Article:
By: Adam Gretz
PHILADELPHIA -- You can't blame Flyers coach Peter Laviolette for starting Sergei Bobrovsky in net for the 2012 Winter Classic.
The team's regular starter -- and highest paid player -- Ilya Bryzgalov is currently fighting through a brutal slump and sits near the bottom of the NHL in most goaltending categories, while Bobrovsky has played extremely well in recent games, including the Flyers' past two wins on the road in Dallas and Pittsburgh. Laviolette was basically playing the hot hand, and at the moment, his best goalie.
Still, the decision was one of the biggest talking points heading into Monday afternoon's game, and for the first two periods it was looking as if his decision was a wise one. Not only because Bobrovsky was once again playing well, but also because it didn't really matter which goalie the Flyers had in net as the Rangers struggled to generate any sustained offensive zone pressure or scoring chances.
Through 40 minutes of play many of the Rangers' shots were simply weak wrist shots from out near the blue line that were easily turned aside or gloved out of the air. Even the Rangers' first goal, the first one of the day that went to forward Mike Rupp, wasn't entirely Bobrovsky's fault as the puck was deflected between the circles off the stick of Flyers defenseman Andrej Meszaros.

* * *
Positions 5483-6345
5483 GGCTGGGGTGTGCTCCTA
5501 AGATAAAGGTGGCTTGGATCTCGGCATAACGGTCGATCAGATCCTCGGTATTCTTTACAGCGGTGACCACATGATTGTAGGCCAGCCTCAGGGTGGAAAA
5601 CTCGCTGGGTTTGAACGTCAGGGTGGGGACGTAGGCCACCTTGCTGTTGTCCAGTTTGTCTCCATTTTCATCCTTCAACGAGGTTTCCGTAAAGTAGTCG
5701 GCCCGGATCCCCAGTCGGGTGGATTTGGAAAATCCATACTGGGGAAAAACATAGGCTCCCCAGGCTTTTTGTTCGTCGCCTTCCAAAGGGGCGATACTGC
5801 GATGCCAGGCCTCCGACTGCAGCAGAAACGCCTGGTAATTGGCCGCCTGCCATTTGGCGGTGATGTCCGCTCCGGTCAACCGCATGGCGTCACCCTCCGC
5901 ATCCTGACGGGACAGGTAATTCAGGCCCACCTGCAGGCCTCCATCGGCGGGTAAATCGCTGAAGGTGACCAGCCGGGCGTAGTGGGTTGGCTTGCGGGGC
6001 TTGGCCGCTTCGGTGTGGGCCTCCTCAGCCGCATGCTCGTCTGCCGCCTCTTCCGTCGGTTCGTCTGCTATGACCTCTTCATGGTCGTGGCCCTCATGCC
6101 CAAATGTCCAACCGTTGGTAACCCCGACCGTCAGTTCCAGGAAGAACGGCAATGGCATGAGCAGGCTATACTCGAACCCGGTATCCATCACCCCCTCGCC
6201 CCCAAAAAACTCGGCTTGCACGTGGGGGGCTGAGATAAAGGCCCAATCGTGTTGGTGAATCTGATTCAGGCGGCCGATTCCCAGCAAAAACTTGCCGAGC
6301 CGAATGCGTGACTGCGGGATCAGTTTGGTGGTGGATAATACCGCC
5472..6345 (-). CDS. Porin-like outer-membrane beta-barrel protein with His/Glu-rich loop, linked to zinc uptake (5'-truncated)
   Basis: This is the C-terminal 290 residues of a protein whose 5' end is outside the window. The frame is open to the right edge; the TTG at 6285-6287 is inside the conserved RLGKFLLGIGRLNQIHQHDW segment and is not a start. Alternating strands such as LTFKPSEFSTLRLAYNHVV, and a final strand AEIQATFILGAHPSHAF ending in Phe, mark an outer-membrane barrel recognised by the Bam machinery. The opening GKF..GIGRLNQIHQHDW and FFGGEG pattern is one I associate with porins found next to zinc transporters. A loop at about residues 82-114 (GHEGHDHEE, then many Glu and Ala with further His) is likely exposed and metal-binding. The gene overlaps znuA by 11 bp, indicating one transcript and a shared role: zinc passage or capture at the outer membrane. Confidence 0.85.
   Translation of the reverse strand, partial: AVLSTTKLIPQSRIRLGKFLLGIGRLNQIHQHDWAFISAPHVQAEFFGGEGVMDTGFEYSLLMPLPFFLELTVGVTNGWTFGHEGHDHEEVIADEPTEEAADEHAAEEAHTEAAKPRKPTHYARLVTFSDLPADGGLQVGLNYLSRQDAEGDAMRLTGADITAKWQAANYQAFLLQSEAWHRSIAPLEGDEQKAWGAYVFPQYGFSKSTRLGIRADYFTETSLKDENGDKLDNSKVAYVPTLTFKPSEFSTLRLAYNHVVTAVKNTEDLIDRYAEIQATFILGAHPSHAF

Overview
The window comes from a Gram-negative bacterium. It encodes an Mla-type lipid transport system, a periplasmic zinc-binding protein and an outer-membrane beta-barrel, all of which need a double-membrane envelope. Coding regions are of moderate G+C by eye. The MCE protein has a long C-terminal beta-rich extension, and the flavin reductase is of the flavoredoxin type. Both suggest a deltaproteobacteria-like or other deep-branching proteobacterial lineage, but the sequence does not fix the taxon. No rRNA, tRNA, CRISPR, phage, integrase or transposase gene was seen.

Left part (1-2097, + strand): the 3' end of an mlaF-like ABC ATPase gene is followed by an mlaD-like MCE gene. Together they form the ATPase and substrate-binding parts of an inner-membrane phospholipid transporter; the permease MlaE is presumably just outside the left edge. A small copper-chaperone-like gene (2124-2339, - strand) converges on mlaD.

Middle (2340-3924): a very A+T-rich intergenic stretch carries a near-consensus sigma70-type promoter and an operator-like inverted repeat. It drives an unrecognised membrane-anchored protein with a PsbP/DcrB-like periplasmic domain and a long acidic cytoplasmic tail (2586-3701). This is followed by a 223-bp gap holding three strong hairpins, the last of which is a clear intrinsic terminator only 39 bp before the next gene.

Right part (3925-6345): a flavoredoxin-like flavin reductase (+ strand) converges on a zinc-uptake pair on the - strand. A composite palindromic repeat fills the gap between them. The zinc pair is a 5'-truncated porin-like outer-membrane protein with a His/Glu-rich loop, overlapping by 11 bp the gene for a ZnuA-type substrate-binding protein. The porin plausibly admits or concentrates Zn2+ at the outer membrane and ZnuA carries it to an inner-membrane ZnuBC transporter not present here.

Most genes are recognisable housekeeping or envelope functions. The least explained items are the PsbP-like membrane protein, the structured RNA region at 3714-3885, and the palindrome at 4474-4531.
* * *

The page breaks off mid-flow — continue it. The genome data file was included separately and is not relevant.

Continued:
And then early in the third period everything started to shift in the Rangers' direction, and it all began with Rupp's second goal, a bad angle shot that somehow found a way to sneak in behind Bobrovsky. It was a bad goal, and in the end, it proved to be a costly one.
"It was tough," said Flyers coach Peter Laviolette. "I thought he played a strong game, and certainly he'd probably like to have another crack at that one. He seems to be confident in there. I think it did set us back for a little bit there, and the third one to go ahead on the backdoor rebound. It was tough for our team for a five-minute stretch there, and then we seemed to get back going there at the end of the game but it was hard to get through, with the ice the way it was and they were just dumping it behind us and playing defense in front of us, and it was tough to get back through the neutral zone and get back to generating the offense we did in the first two periods."
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Along with jumping out to a 2-0 lead midway through the second period, thanks to goals from Brayden Schenn and Claude Giroux, a breakthrough on the scoreboard that seemed to validate their early dominatino of the puck possession game, the Flyers held a commanding 26-16 edge in the shots department heading into the third period. But that advantage was quickly erased over the final 20 minutes as the Rangers started to pour it on offensively while also preventing the Flyers from entering their zone and creating the type of chances they were getting with regularity over the first two periods.
"It seemed after they got up a goal, maybe five, six, seven minutes into the third period they got pucks redirected down into our end and we found ourselves breaking out a lot and I thought maybe we got a little bit spread out and couldn't generate anything. It didn't seem like we could get the puck in, I don't know about the forecheck but it seemed like we had trouble getting through the neutral zone based on the way they were putting the puck behind us."
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